Kronos Quartet: Behind The Scenes And Out Of Doors Hear world premiere performances by the Kronos Quartet and collaborators live at Lincoln Center's Out of Doors Festival. And rehearsal photos show new music and old instruments coming together.

Concerts

Kronos Quartet: Behind The Scenes And Out Of Doors

Kronos Quartet: Behind The Scenes And Out Of Doors

  • <iframe src="https://www.npr.org/player/embed/205177864/205503721" width="100%" height="290" frameborder="0" scrolling="no" title="NPR embedded audio player">

PROGRAM:

Kronos Quartet & Superhuman Happiness: Suite from How to Survive a Plague (world premiere)

Kronos Quartet, Abena Koomson & Sahr Ngaujah: Fela Kuti, "Sorrow, Tears and Blood"

Recently, I've been reading a lot about hyperpolyglots: freakishly talented, assiduously hardworking and wonderfully curious individuals who, usually by choice rather than because of geographic, cultural or familial circumstances, learn a whole bunch of languages — a dozen, 37 or 60 of them — just for the sheer joy of communication.

I think those linguistic superstars who can switch tongues with such ease and pleasure have musical kin in the Kronos Quartet. Founded 40 years ago by first violinist David Harrington, the quartet's current lineup also includes longtime second violinist John Sherba and violist Hank Dutt, who both became Kronos members in the late 1970s, along with cellist Sunny Jungin Yang, who just joined the group in June. Over the course of about 40 studio albums — an average of one per year — Kronos has trekked musical and physical terrain all over the globe, from world premieres of music by Steve Reich and Terry Riley to collaborations with artists from Nubian oud virtuoso Hamza El Din to Canadian Inuk throat singer Tanya Tagaq. (I wrote the liner notes for one of their internationally focused albums, 2009's Floodplain.)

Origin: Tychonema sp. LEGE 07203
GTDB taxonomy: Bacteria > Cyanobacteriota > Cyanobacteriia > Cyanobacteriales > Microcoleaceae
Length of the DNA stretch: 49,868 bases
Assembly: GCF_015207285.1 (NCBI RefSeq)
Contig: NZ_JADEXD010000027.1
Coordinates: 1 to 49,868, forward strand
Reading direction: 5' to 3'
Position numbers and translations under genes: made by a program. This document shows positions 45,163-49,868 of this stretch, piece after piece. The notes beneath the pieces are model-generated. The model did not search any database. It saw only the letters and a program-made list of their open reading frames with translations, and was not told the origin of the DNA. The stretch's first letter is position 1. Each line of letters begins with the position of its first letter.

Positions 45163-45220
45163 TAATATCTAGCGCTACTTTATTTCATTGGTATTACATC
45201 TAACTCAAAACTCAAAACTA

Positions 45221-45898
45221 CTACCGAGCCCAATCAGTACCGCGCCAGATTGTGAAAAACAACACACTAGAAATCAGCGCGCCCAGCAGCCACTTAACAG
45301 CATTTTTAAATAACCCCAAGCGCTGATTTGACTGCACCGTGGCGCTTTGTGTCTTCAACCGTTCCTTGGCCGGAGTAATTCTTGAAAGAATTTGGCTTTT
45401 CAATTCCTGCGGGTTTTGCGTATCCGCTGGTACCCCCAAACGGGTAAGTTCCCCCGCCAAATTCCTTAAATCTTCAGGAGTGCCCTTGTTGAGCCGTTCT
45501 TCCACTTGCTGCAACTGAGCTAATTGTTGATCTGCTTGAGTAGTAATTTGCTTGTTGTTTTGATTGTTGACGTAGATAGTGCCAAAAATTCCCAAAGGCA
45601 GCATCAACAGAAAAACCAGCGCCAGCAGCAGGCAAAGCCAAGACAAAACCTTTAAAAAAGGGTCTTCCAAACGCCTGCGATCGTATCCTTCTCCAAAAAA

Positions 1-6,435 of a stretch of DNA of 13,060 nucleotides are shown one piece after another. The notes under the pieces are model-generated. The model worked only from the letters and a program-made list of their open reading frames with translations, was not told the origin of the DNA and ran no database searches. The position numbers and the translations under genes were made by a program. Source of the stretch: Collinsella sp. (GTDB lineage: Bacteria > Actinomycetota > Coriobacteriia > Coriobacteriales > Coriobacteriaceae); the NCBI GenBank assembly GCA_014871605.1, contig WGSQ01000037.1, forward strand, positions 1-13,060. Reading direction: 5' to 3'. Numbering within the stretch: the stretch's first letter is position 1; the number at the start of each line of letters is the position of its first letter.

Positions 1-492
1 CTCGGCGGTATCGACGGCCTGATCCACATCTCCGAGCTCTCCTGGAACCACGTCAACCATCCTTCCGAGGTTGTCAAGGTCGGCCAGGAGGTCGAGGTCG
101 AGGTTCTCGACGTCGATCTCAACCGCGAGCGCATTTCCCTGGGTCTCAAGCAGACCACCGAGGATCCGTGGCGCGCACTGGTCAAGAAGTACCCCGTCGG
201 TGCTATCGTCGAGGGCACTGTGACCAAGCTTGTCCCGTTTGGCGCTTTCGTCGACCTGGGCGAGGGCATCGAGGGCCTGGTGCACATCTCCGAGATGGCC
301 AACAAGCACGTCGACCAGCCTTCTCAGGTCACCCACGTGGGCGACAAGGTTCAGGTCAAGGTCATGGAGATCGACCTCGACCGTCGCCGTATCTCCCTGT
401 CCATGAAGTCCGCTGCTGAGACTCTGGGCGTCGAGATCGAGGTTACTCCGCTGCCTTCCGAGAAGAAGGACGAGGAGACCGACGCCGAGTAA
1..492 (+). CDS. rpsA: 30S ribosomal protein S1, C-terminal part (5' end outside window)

Just as with hyperpolyglots, Kronos switches musical idioms as the result of intense work and dedication. So as the group geared up for a five-day residency at the Lincoln Center Out of Doors festival — encompassing 28 concerts and events, 12 premieres, and seven collaborations between Kronos and other artists — photographer Polina V. Yamshchikov and I visited Kronos Tuesday at some of the rehearsals leading up to these performances.